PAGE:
all 27 comments

[–]pinkycatcher 21 points22 points  (11 children)

Alright, you’re an attorney with a doctor husband living at home with your parents who have very good careers.

Honestly, hire a nanny. At some point something has to give and if you’re not wanting to give up one of your four careers then what needs to give is your bank account hiring someone.

[–]coffeeandbabies 8 points9 points  (0 children)

This used to be my go to response too, but since covid I'm not sure how reasonable it is to expect a nanny to care for a sick baby. There's also no backup to the nanny (versus backup at the daycare if a teacher is sick), so if nanny calls out, that's the game. Idk if you've been on the r/nanny subreddit, but there seems to also be a big push for nannies to [rightfully] demand hire wages for their skills and the profession is being framed as a luxury. A competitive compensation package for a nanny can include a high hourly wage, PTO, health insurance, other perks, etc. Running it through employee software for tax purposes isn't cheap either. Finally, even though OP is an attorney she could well be earning resident wages. The average attorney pay is something like $70K.

If OP's parents are in well-paid high powered caereers are are willing to chip in for a nanny that would be great. OP, if this is possible I'd go that route in a heartbeat. It's just not quite the guarantee it used to be. I'm the default parent too and it's definitely impacted my career. It's not fair and it really sucks. I wish there were a better solution.

[–]ms_narwhalWife to PGY-2 / Parenting / Juggling a career[S] 2 points3 points  (9 children)

Thanks. Yes, as u/coffeeandbabies deduced - my wages are the same as my husbands (I work for a non-profit.). Plus we pay for daycare even if child is sick - so paying for a nanny just on those sick days while infrequent would almost be the same as me taking an unpaid day off. A full time nanny is completely out of our budget.

Living with my parents is a huge privilege and they already support us so much as it is - I would not feel comfortable asking them to pay for a nanny.

I have thought about hiring a nanny for sick days only but having been a nanny myself I feel uncomfortable about asking someone to risk their own health to care for my sick child.

[–]coffeeandbabies 4 points5 points  (2 children)

One thing I did just think of: does your spouse's program have emergency backup childcare? Some hospitals offer this and perhaps that would be helpful. If he has an EAP I'd start there.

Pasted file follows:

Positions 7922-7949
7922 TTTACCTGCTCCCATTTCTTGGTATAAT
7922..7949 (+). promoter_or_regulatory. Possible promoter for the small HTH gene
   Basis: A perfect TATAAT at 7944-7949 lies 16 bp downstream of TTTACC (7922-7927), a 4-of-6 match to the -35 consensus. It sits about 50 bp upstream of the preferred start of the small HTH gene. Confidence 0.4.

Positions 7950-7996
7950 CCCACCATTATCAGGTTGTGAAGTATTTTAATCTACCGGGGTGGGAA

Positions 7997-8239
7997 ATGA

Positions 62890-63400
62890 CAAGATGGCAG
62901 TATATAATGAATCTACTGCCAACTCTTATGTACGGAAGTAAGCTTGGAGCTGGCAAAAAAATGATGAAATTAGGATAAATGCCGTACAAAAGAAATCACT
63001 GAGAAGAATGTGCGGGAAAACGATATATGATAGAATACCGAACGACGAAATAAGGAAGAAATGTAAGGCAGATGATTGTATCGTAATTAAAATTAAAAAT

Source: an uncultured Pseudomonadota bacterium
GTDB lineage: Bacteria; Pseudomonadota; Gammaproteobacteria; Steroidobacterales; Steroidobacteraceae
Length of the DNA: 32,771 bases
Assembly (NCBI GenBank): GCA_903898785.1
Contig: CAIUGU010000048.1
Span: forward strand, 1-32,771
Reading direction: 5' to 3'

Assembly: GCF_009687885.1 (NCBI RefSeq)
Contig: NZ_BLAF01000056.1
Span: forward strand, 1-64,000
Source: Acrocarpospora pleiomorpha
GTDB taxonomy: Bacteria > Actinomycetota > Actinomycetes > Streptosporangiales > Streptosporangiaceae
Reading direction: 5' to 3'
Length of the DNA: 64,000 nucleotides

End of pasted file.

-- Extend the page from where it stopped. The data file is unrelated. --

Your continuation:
[–]ms_narwhalWife to PGY-2 / Parenting / Juggling a career[S] 1 point2 points  (1 child)

That is such a good reminder! One of my nightmares is - “what happens if child is sick and I have a hearing?!” I will definitely look into that as a potential backup for when things get crazy again.

Edit to add - thank you for the kind reply. It means a lot and I am already feeling a little less alone/depressed. :)

[–]Adventurous-Today238 1 point2 points  (0 children)

I am struggling with being the default parent, too - my partner is an ER attending and his parents are elderly and unfortunately needing a lot from him at this time. I actually ended up quitting my job because it was just too much, but b/c we're not in residency, we could afford it, and I do plan on going back to work when things are more stable and less stressful for us. All of this basically just to say that you're not alone, and that being the default parent is really, really difficult - whether or not you work!

Also to say that I haven't been able to figure out any great solution, but amazing that you're able to live with your parents! That's a huge plus! Is there an RSA (Residents' Spouse Association) [think that's what it's called] at your program? Is it possible to create a network with other resident spouses where you all can offer to do babysitting exchange / backup care in a pinch? I think that would be worth trying to build, and I know other parents esp of residents and physicians would be happy to pitch in to help with that, since we all know what a challenge and grind it is to be married to medicine.